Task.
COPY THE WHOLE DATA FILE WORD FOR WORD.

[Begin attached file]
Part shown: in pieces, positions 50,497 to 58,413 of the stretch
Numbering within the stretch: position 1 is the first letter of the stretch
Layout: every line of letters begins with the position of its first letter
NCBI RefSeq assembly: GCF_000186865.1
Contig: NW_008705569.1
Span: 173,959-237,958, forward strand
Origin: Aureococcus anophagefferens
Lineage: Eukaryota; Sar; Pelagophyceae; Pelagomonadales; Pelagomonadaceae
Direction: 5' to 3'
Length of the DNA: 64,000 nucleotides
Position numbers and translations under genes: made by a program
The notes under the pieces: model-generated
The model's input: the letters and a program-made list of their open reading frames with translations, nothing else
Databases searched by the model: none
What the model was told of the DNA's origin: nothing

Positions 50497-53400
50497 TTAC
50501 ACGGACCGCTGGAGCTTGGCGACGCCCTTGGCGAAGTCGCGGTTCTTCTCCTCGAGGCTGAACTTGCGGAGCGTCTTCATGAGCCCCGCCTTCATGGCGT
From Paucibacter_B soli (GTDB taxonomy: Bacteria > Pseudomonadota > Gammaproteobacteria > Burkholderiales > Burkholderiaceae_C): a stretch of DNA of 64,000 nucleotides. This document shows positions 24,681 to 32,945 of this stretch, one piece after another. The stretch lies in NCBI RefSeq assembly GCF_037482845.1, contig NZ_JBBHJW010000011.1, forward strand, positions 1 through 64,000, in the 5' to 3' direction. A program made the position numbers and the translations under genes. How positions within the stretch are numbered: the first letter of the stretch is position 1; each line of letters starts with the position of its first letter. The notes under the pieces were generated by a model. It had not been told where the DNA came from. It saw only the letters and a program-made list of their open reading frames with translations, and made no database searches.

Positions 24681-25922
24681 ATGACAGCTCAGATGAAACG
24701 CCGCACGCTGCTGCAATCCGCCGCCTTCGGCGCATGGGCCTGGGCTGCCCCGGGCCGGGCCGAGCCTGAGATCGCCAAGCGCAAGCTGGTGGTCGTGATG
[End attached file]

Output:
Part shown: in pieces, positions 50,497 to 58,413 of the stretch
Numbering within the stretch: position 1 is the first letter of the stretch
Layout: every line of letters begins with the position of its first letter
NCBI RefSeq assembly: GCF_000186865.1
Contig: NW_008705569.1
Span: 173,959-237,958, forward strand
Origin: Aureococcus anophagefferens
Lineage: Eukaryota; Sar; Pelagophyceae; Pelagomonadales; Pelagomonadaceae
Direction: 5' to 3'
Length of the DNA: 64,000 nucleotides
Position numbers and translations under genes: made by a program
The notes under the pieces: model-generated
The model's input: the letters and a program-made list of their open reading frames with translations, nothing else
Databases searched by the model: none
What the model was told of the DNA's origin: nothing

Positions 50497-53400
50497 TTAC
50501 ACGGACCGCTGGAGCTTGGCGACGCCCTTGGCGAAGTCGCGGTTCTTCTCCTCGAGGCTGAACTTGCGGAGCGTCTTCATGAGCCCCGCCTTCATGGCGT
From Paucibacter_B soli (GTDB taxonomy: Bacteria > Pseudomonadota > Gammaproteobacteria > Burkholderiales > Burkholderiaceae_C): a stretch of DNA of 64,000 nucleotides. This document shows positions 24,681 to 32,945 of this stretch, one piece after another. The stretch lies in NCBI RefSeq assembly GCF_037482845.1, contig NZ_JBBHJW010000011.1, forward strand, positions 1 through 64,000, in the 5' to 3' direction. A program made the position numbers and the translations under genes. How positions within the stretch are numbered: the first letter of the stretch is position 1; each line of letters starts with the position of its first letter. The notes under the pieces were generated by a model. It had not been told where the DNA came from. It saw only the letters and a program-made list of their open reading frames with translations, and made no database searches.

Positions 24681-25922
24681 ATGACAGCTCAGATGAAACG
24701 CCGCACGCTGCTGCAATCCGCCGCCTTCGGCGCATGGGCCTGGGCTGCCCCGGGCCGGGCCGAGCCTGAGATCGCCAAGCGCAAGCTGGTGGTCGTGATG